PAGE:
As I begin to pack for my trip across the globe, I can’t help but feel both excitement and a slight sense of apprehension. I know that great adventures await me in India, a country that in my mind is as unique as it is distant. Its culture and customs are highly distinctive, and it seems to be the most dissimilar culture I am aware of. I do not fear anything going wrong during the trip, but I believe that my worldly perspective will change, and every change is accompanied by growing pains.

My decision to go to India began a year ago, when I returned home from a study abroad trip in Florence, Italy. The trip had been everything and more than what I had hoped for. My thirst for adventure had been intensified, not quenched. I knew of the MBA trip to India, and after receiving the STEM MBA scholarship in the fall, India became a feasible opportunity economically. Without any luck in finding a summer internship in the spring, India became a definitive must.

In my excitement, I have booked a three day layover in Spain. I might as well enjoy a bit of Europe since I will be in the neighborhood. I am planning every minute of my stay in Madrid, from flamenco shows to garden tours. India, however, is mostly already planned for me. My preparation for India is mostly comprised of doing research and taking every possible course of action to avoid diarrhea or sickness. I am packing clothes that will keep me cool, but covered from the insects. I’ve received the necessary vaccines and bought quality bug spray and anti-diarrhea medication. I plan on watching videos on Indian culture, food, and religion before I depart.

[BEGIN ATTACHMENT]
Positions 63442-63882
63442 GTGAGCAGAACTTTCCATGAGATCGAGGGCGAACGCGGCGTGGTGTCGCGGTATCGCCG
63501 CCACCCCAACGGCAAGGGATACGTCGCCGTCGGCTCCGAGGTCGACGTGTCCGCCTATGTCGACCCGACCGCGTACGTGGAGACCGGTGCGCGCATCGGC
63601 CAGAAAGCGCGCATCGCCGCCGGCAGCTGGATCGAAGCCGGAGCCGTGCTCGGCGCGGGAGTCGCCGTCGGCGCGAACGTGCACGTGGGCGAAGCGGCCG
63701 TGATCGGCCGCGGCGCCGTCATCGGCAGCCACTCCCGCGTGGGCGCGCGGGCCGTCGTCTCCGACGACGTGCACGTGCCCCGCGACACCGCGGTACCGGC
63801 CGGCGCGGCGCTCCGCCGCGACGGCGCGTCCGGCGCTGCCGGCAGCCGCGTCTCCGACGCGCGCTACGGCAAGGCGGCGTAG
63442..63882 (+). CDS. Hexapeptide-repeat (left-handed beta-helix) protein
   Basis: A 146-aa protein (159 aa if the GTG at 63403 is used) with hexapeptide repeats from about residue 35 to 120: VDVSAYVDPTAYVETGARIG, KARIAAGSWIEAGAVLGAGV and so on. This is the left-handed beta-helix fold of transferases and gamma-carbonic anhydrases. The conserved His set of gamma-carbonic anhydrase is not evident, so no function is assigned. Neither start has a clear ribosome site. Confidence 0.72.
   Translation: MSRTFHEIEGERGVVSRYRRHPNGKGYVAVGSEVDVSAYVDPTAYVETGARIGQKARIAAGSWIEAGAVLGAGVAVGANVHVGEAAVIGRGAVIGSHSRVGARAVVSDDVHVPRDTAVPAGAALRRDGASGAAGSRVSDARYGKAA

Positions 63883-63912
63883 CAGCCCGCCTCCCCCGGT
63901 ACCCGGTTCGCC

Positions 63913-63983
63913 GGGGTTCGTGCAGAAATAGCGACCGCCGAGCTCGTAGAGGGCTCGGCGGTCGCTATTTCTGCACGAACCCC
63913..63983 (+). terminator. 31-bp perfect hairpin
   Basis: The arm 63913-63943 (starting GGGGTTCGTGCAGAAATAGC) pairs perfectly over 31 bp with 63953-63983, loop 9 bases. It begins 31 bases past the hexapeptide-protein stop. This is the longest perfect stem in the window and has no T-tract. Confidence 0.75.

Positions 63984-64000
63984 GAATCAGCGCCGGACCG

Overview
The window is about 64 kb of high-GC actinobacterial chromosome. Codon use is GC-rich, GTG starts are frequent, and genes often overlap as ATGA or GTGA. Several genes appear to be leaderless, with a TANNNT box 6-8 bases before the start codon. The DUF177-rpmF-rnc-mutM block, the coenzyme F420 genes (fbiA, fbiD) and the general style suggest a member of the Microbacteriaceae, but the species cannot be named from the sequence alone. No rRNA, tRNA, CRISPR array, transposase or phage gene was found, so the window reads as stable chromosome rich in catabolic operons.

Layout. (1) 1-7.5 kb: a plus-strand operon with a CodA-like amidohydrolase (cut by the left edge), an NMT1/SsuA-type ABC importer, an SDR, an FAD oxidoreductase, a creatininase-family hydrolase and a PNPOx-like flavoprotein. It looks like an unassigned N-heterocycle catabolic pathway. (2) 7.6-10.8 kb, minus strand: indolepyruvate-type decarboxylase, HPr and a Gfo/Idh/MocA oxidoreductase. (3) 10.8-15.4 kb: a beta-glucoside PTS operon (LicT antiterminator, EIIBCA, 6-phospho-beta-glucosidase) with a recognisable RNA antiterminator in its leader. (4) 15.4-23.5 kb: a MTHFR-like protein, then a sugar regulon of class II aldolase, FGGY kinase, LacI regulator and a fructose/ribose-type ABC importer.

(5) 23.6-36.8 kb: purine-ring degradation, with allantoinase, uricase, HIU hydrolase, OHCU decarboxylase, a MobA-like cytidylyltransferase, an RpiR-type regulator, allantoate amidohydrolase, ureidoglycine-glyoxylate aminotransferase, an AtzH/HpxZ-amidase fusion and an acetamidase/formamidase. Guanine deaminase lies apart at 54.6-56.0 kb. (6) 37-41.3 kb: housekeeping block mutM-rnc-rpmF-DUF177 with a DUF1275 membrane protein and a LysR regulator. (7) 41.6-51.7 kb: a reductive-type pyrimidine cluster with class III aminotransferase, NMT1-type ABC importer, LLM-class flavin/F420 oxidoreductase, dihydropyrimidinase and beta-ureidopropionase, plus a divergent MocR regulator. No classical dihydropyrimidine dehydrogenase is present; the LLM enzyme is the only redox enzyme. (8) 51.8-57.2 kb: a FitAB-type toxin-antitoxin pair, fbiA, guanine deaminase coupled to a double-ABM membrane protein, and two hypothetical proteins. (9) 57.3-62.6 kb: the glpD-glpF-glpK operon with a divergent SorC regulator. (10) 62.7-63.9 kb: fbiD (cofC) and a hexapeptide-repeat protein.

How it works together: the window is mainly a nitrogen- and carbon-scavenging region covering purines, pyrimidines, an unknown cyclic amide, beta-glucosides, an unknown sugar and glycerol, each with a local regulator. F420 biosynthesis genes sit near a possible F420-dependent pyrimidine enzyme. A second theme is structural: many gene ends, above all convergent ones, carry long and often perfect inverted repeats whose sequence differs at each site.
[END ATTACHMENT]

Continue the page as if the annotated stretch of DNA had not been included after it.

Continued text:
It brings me great pleasure that the purpose of this study abroad trip is both educational and humanitarian. Reverse innovation is a business concept that greatly helps those in need, brings about innovative technology, and yet manages to turn a profit. We will be working to create products that could change the lives of those in rural India, and this possibility is thrilling. Although this is the ideal goal of the trip, there is much more to be gained. I hope to broaden my understanding of the world, learn about the hardships and lifestyle of some of the poorest people in the world, and learn as much as possible about a rich, ancient, and intricate culture so that I may gain from it. Most of all, I hope that seeing the worst of the human condition up close will rekindle a motivation in me to bring about change.